202683 (2006 US216) is a very small asteroid whose orbit could bring it in close proximity to Earth. NASA JPL has classified 2006 US216 as a "Potentially Hazardous Asteroid" due to its predicted close pass(es) with Earth.
2006 US216 orbits the sun every 186 days (0.51 years), coming as close as 0.28 AU and reaching as far as 1.00 AU from the sun. Based on its brightness and the way it reflects light, 2006 US216 is probably between 0.291 to 0.652 kilometers in diameter, making it larger than 90% of asteroids but tiny compared to large asteroids, very roughly comparable in size to the U.S. Capitol building.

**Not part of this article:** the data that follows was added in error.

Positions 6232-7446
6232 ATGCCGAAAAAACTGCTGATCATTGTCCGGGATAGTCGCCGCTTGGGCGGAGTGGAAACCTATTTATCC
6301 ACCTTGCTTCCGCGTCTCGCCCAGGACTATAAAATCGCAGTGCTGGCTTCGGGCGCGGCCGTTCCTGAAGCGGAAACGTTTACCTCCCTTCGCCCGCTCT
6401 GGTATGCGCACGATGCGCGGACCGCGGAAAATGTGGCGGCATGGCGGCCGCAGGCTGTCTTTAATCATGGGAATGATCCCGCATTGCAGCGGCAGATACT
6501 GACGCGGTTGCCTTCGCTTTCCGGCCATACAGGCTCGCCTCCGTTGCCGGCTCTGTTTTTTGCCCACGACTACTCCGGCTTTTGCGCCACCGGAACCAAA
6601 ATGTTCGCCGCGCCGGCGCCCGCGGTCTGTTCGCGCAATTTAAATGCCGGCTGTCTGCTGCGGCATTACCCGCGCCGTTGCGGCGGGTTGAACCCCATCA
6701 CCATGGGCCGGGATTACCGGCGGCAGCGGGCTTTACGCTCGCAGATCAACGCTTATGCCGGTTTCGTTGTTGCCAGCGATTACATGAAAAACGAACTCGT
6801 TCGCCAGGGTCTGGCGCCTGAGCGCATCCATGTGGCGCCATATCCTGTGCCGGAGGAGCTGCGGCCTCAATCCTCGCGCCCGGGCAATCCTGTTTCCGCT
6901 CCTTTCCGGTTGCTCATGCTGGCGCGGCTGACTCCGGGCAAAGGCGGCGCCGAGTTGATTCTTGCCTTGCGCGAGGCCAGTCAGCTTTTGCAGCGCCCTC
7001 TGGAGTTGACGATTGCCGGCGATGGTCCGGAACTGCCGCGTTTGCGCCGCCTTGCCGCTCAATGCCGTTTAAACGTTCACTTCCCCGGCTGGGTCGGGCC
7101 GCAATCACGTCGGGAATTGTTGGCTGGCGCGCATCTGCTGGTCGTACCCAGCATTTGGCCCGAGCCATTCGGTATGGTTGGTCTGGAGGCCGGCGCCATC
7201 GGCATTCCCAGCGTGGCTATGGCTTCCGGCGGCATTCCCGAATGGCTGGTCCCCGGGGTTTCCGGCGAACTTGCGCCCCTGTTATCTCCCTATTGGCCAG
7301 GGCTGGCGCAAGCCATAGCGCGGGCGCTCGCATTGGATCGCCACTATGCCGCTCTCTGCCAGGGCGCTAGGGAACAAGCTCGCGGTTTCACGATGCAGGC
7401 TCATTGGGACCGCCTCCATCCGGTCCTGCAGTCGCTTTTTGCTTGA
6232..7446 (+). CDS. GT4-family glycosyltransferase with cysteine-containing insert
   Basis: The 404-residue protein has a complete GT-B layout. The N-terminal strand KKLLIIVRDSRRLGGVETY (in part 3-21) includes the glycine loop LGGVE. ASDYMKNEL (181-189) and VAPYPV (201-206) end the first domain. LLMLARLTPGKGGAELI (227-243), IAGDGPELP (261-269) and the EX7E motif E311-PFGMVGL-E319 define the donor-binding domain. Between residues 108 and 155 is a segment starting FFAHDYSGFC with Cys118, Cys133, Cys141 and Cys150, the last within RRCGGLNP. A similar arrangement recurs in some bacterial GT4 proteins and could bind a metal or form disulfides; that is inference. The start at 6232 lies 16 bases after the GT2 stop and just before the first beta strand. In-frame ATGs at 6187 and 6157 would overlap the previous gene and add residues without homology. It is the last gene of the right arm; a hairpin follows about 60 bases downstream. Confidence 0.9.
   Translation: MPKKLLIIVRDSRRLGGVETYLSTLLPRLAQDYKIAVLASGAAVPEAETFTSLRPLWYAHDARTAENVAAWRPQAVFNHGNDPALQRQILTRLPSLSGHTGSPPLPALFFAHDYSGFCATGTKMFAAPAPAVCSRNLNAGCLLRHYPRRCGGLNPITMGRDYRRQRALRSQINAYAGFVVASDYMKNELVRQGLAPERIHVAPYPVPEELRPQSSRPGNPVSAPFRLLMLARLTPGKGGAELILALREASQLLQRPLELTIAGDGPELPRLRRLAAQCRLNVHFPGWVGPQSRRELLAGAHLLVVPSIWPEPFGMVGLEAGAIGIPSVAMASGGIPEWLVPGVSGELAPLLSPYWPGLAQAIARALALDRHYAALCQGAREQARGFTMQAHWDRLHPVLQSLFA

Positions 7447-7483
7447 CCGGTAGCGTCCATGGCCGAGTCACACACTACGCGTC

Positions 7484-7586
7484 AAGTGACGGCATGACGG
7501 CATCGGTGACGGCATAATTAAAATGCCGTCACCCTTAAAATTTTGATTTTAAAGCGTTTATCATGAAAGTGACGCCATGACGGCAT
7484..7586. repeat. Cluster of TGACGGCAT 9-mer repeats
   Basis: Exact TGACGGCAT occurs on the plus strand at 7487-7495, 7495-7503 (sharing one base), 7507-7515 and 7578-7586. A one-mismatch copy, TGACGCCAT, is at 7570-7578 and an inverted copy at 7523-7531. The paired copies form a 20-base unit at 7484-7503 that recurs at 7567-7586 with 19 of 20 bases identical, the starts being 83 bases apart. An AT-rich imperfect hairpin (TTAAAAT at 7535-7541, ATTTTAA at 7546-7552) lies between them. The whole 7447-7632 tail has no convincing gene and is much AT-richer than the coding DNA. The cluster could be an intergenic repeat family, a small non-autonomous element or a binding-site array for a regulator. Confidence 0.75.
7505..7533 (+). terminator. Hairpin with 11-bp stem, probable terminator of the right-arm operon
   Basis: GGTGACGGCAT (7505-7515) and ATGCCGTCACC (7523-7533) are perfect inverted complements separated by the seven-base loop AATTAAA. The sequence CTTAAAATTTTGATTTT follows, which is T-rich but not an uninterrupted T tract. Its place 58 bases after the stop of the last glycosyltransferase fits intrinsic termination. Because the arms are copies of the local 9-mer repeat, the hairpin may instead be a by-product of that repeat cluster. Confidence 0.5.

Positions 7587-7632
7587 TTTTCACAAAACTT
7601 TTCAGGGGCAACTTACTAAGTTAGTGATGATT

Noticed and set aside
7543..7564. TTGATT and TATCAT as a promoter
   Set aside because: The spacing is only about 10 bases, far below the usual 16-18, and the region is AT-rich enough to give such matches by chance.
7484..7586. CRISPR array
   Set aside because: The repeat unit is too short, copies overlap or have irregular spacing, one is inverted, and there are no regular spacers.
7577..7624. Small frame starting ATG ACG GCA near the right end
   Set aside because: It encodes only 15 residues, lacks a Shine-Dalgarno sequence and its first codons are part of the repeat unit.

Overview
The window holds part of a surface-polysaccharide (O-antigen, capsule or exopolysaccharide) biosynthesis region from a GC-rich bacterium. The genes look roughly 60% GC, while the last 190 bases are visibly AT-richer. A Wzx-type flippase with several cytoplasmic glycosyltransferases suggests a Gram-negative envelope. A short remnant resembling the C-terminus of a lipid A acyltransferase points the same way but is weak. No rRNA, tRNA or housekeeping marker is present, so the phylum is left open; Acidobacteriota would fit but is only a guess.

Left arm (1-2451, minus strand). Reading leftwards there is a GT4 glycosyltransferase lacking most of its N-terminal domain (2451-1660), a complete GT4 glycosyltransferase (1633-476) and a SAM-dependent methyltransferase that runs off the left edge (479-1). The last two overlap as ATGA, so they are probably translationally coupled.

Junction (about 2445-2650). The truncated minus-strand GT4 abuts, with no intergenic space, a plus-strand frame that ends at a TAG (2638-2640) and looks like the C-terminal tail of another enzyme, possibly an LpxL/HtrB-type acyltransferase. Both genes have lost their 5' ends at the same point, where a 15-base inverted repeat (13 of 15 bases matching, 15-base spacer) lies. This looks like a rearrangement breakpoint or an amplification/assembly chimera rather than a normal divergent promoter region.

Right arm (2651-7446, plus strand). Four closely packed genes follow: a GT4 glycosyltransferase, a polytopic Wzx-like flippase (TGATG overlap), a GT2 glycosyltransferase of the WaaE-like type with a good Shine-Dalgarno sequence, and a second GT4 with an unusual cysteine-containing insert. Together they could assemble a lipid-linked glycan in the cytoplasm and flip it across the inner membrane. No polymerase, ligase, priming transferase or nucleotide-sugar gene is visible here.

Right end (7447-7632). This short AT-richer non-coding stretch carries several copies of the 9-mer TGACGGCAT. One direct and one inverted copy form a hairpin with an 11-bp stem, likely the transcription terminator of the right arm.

2006 US216's orbit is 0.04 AU from Earth's orbit at its closest point. This means that there is an wide berth between this asteroid and Earth at all times.
Orbital simulations conducted by NASA JPL's CNEOS do not show any close approaches to Earth.
2006 US216's orbit is determined by observations dating back to Nov. 6, 2005. It was last officially observed on Jan. 7, 2017. The IAU Minor Planet Center records 89 observations used to determine its orbit.
The position of 202683 (2006 US216) is indicated by a ◯ pink circle. Note that the object may not be in your current field of view. Use the controls below to adjust position, location, and time.
The below comparison is an artistic rendering that uses available data on the diameter of 2006 US216 to create an approximate landscape rendering with New York City in the background. This approximation is built for full-resolution desktop browsers. Shape, color, and texture of asteroid are imagined.